What’s more unexpected: that MTV is doing a show about Major League Baseball or that David Ortiz and Andrew McCutchen are getting creative credits?
MTV Networks and Major League Baseball said Monday they are collaborating on a weekly 30-episode series that melds pop culture and baseball. Ortiz and Pittsburgh Pirates All-Star outfielder Andrew McCutchen are both executive producers of the series, set to begin next spring around the start of the new season.
It’ll air on MTV2 and will be filmed in the Fan Cave in New York. It’ll be a decidedly off-the-field thing, dealing with music, lifestyles and stuff like that. MLB’s Executive VP for Business — Tim Brosnan — describes it as something which can promote the game to MTV’s younger demographic.
Which makes sense. For whatever can be said about baseball’s television ratings and overall popularity, the game’s fan base does tend to skew older. And one of the bigger criticisms of Major League Baseball is that it doesn’t do much to promote its stars or the game itself outside of baseball’s traditional, between-the-lines methods. It’s possible that such outreach could come off as ham-handed if handled the wrong way, but MTV is a pretty solid brand as far as youthful outreach goes.
It’ll be interesting to see how it turns out.
The Astros remain in contact with the Athletics on starting pitcher Sonny Gray, Ken Rosenthal of FOX Sports reports. The Astros have added Charlie Morton this offseason, but the club has been trying to add a big-name starting pitcher to put at the top of the rotation behind Dallas Keuchel.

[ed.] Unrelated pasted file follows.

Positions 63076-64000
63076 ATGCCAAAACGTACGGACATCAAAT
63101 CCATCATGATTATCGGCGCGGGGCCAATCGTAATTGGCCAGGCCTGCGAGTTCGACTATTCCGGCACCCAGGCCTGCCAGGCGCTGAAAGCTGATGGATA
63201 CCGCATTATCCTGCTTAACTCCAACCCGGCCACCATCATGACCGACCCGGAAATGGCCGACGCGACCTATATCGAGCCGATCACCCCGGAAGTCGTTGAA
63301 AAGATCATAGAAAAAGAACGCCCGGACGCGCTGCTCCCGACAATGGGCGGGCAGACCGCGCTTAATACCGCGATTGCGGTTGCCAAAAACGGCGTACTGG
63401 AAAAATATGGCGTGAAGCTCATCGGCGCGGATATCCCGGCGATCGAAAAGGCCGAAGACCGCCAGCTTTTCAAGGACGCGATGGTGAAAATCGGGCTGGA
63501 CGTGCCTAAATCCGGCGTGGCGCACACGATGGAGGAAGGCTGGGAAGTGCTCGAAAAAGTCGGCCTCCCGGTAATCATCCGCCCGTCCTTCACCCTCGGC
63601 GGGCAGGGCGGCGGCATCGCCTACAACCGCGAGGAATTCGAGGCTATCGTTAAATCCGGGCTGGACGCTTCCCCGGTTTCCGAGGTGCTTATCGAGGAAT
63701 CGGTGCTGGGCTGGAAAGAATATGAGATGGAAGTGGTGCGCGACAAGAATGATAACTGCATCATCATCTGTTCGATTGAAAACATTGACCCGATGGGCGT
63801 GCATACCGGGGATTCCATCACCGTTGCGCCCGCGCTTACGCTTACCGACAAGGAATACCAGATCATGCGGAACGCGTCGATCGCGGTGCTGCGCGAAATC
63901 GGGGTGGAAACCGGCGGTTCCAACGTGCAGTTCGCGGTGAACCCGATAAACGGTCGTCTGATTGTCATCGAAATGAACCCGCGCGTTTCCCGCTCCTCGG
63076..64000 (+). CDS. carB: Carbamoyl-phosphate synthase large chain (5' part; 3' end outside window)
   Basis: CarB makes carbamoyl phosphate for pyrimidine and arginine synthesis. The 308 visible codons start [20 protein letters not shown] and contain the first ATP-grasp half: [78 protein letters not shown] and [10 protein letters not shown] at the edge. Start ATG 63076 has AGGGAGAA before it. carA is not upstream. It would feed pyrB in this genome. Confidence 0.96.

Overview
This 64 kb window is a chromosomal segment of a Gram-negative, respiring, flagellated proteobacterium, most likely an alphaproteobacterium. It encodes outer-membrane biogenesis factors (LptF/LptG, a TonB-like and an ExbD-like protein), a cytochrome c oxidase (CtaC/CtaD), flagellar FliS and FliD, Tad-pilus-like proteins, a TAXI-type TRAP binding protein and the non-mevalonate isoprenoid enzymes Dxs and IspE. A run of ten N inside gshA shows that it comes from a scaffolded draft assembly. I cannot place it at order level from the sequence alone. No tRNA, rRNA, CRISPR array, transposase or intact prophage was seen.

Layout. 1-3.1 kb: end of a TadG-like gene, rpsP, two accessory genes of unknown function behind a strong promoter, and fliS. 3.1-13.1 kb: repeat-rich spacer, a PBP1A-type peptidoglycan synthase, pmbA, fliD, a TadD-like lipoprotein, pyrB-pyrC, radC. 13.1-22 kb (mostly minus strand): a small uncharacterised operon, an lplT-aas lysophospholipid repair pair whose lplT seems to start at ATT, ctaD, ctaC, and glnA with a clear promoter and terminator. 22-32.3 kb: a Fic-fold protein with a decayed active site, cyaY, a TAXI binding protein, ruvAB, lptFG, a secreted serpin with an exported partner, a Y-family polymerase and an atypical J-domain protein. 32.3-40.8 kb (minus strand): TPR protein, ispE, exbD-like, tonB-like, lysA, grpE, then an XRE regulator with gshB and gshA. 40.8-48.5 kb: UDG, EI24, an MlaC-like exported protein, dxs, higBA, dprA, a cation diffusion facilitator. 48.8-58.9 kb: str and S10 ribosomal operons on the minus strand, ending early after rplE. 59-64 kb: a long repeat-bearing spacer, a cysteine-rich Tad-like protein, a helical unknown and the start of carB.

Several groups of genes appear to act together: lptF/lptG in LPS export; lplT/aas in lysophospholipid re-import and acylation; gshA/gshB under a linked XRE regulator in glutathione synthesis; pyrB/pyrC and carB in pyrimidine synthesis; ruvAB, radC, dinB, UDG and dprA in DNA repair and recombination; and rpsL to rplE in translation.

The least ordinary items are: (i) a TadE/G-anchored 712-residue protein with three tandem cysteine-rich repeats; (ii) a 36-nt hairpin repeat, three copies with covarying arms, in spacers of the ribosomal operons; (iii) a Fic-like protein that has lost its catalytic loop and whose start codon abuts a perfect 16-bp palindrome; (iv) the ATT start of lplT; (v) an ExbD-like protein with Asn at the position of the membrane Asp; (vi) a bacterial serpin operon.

Gray, 27, was limited to 22 starts in the 2016 season due to a forearm issue. His stats left a lot to be desired, as he finished with a 5-11 record, a 5.69 ERA, and a 94/42 K/BB ratio over 117 innings. Considering how Gray pitched in the previous three years, he’s a good bet to bounce back.
Gray is under team control through 2019, which is a big draw for the Astros. Needless to say, the Athletics would want a haul in terms of prospects. Gray will earn $3.575 million in 2017, having avoided arbitration in his first year of eligibility.
As we noted last week, The Chicago Cubs took the unusual step of not waiting until the summer after winning the World Series to make their customary White House visit to meet the president. They did it today, seeing President Obama a few short days before he leaves office.
Despite the fact that Obama is a White Sox fan, he met the Cubs with diplomacy and grace. It’s almost as if he’s been in that business for the past eight years. In return, he was given some gifts by the Cubs: Theo Epstein presented Obama with a No. 44 Cubs jersey, a tile from the center field scoreboard at Wrigley Field, and a lifetime pass to Wrigley as well.
Obama is staying in D.C. after he leaves office this week, hanging around so his daughter can finish high school in the same place she started. Even so, he’s likely going to be back to Chicago a good bit over the rest of his life, so he’ll likely be able to put the free pass to work. Assuming it comes with, like, six companion passes for his Secret Service detail.